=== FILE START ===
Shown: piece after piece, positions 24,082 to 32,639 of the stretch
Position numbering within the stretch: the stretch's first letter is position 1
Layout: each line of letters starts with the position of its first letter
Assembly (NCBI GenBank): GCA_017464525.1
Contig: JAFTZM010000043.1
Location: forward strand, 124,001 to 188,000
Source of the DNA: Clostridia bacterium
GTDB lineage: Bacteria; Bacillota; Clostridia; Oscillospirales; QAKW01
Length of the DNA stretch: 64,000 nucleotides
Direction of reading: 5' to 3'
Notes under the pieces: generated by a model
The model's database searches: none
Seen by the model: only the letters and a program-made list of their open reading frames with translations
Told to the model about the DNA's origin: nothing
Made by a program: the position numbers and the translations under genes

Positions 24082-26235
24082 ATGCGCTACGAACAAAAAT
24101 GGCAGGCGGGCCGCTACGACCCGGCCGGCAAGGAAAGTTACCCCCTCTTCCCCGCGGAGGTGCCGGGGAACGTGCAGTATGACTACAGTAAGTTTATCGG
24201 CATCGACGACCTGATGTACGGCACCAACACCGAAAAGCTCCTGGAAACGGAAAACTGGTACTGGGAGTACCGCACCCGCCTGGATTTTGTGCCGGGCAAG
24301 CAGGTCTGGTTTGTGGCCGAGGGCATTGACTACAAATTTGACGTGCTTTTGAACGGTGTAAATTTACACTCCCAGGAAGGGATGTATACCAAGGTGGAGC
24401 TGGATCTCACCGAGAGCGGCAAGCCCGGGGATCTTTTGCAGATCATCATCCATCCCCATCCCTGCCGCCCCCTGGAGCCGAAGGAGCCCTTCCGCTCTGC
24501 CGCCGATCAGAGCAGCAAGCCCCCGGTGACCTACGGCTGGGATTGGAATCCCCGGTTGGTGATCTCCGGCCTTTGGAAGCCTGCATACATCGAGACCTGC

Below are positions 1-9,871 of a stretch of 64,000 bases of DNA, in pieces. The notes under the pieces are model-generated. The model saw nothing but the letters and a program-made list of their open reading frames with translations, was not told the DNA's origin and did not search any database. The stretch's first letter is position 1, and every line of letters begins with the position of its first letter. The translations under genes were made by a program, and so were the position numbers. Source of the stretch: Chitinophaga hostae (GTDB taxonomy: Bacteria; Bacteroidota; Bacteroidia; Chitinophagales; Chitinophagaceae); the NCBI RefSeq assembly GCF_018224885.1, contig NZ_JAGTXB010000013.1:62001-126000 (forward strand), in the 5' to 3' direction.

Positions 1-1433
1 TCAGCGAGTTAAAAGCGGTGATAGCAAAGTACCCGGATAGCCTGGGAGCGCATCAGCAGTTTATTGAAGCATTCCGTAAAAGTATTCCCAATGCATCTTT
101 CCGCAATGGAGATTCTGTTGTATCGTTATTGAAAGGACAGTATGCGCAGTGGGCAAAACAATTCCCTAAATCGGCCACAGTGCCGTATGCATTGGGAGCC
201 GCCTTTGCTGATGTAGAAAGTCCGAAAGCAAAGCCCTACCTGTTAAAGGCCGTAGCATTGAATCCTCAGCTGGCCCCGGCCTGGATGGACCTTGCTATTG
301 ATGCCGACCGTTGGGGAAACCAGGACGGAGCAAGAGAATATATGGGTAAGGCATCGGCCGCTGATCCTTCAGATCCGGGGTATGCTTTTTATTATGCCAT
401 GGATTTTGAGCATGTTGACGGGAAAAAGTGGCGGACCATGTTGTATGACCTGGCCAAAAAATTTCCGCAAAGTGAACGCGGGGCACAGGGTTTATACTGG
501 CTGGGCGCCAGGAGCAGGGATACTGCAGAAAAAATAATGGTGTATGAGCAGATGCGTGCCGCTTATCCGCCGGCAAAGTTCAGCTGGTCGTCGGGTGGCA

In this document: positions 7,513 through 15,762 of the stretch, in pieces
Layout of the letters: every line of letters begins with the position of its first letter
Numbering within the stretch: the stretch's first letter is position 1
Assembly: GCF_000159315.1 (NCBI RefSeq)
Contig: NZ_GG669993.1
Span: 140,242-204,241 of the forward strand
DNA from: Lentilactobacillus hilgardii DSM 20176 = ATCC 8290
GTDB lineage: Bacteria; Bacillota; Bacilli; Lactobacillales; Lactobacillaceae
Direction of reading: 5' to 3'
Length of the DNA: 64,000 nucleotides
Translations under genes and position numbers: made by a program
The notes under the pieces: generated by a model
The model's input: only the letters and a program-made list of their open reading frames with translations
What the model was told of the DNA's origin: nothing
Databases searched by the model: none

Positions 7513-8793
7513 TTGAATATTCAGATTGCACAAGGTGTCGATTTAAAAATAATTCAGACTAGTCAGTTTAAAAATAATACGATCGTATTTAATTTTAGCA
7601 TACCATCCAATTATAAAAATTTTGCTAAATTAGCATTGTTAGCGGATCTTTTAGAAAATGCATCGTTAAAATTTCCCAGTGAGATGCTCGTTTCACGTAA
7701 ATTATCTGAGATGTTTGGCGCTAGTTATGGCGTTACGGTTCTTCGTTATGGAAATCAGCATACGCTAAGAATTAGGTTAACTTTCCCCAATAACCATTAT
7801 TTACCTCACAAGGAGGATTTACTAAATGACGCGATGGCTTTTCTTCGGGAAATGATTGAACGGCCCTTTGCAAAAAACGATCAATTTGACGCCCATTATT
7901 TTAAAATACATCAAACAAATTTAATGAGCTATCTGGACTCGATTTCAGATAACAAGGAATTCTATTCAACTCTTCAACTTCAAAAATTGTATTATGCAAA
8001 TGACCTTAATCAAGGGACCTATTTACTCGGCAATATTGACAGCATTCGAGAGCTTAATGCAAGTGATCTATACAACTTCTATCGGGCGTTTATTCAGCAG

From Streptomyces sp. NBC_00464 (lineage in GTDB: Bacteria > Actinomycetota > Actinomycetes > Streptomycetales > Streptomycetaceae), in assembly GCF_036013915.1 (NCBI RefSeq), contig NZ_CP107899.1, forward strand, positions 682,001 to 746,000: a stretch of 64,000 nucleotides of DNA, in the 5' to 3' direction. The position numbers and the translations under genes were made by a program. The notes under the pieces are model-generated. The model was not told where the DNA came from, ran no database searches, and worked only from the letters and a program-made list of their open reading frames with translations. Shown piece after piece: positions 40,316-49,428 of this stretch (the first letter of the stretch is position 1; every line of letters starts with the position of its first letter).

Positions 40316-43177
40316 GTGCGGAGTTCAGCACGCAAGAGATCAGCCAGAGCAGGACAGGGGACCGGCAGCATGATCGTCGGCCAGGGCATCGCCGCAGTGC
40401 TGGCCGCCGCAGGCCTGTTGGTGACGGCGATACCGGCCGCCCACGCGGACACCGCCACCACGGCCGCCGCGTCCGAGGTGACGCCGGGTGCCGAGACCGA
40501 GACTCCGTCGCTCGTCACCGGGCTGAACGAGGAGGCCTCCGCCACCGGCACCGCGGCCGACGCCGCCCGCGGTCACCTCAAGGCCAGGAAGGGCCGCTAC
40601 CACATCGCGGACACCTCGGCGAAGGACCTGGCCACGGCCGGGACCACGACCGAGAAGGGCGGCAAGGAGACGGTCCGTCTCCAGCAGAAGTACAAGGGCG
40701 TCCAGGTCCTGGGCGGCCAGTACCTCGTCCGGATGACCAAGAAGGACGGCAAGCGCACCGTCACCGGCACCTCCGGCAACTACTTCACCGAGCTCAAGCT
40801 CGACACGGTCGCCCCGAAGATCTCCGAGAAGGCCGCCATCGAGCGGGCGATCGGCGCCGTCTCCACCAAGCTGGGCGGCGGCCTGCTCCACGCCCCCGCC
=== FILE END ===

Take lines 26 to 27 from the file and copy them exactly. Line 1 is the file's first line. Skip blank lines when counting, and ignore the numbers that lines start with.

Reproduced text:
101 CCGCAATGGAGATTCTGTTGTATCGTTATTGAAAGGACAGTATGCGCAGTGGGCAAAACAATTCCCTAAATCGGCCACAGTGCCGTATGCATTGGGAGCC
201 GCCTTTGCTGATGTAGAAAGTCCGAAAGCAAAGCCCTACCTGTTAAAGGCCGTAGCATTGAATCCTCAGCTGGCCCCGGCCTGGATGGACCTTGCTATTG